In the Aftermath of Guadalcanal and the Solomon Islands Campaign. Manuscript Notes of "Mines".
Large format sea chart of the Solomon Islands, published by the US Hydrographical Survey.
The map illustrates the islands shortly after the end of the Solomon Islands Campaign of World War II.
A Caution note in red states:
Great caution is necessary while navigating in the vicinity of these islands as they have only partially been examined, and large portions of them are still based on sketch surveys.
The Solomon Islands campaign was a major campaign of the Pacific War of World War II. The campaign began with Japanese landings and occupation of several areas in the British Solomon Islands and Bougainville, in the Territory of New Guinea, during the first six months of 1942. The Japanese occupied these locations and began the construction of several naval and air bases with the goals of protecting the flank of the Japanese offensive in New Guinea, establishing a security barrier for the major Japanese base at Rabaul on New Britain, and providing bases for interdicting supply lines between the Allied powers of the United States and Australia and New Zealand.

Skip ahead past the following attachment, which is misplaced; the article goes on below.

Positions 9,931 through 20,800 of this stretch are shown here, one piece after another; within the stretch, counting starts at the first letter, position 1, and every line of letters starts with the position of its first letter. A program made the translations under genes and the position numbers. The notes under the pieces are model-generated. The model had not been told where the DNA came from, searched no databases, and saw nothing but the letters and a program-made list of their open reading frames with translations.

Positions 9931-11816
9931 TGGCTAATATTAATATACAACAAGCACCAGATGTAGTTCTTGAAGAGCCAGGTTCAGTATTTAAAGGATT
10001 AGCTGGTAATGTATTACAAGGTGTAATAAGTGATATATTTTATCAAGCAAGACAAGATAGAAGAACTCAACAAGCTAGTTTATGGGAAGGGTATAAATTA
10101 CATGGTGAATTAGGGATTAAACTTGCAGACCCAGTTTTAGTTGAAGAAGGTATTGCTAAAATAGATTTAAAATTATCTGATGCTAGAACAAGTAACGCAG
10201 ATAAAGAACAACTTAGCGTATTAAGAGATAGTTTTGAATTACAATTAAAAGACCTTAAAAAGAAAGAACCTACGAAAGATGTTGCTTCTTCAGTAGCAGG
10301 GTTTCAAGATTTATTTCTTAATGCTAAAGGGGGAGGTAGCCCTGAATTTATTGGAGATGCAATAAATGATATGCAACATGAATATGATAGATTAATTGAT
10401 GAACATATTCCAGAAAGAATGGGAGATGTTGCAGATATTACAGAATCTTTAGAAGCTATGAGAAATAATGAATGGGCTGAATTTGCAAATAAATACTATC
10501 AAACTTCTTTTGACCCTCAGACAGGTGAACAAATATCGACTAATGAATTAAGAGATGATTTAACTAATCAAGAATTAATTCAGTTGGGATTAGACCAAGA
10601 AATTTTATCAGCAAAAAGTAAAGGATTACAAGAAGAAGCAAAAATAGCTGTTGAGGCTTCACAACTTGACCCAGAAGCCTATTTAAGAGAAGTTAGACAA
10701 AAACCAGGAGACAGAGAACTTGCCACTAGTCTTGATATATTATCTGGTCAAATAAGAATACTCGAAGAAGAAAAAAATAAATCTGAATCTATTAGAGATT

The Allies, to defend their communication and supply lines in the South Pacific, supported a counteroffensive in New Guinea, isolated the Japanese base at Rabaul, and counterattacked the Japanese in the Solomons with landings on Guadalcanal (see Guadalcanal Campaign) and small neighboring islands on August 7. 1942. These landings initiated a series of combined-arms battles between the two adversaries, beginning with the Guadalcanal landing and continuing with several battles in the central and northern Solomons, on and around New Georgia Island, and Bougainville Island.
In a campaign of attrition fought on land, on sea, and in the air, the Allies wore the Japanese down, inflicting irreplaceable losses on Japanese military assets. The Allies retook some of the Solomon Islands (although resistance continued until the end of the war), and they also isolated and neutralized some Japanese positions, which were then bypassed. The Solomon Islands campaign then converged with the New Guinea campaign.
Allied success in the Solomon Islands campaign prevented the Japanese from cutting Australia and New Zealand off from the U.S. Operation Cartwheel — the Allied grand strategy for the Solomons and New Guinea campaigns — launched on June 30, 1943, isolated and neutralized Rabaul and destroyed much of Japan's sea and air supremacy. This opened the way for Allied forces to recapture the Philippines and cut off Japan from its crucial resource areas in the Netherlands East Indies.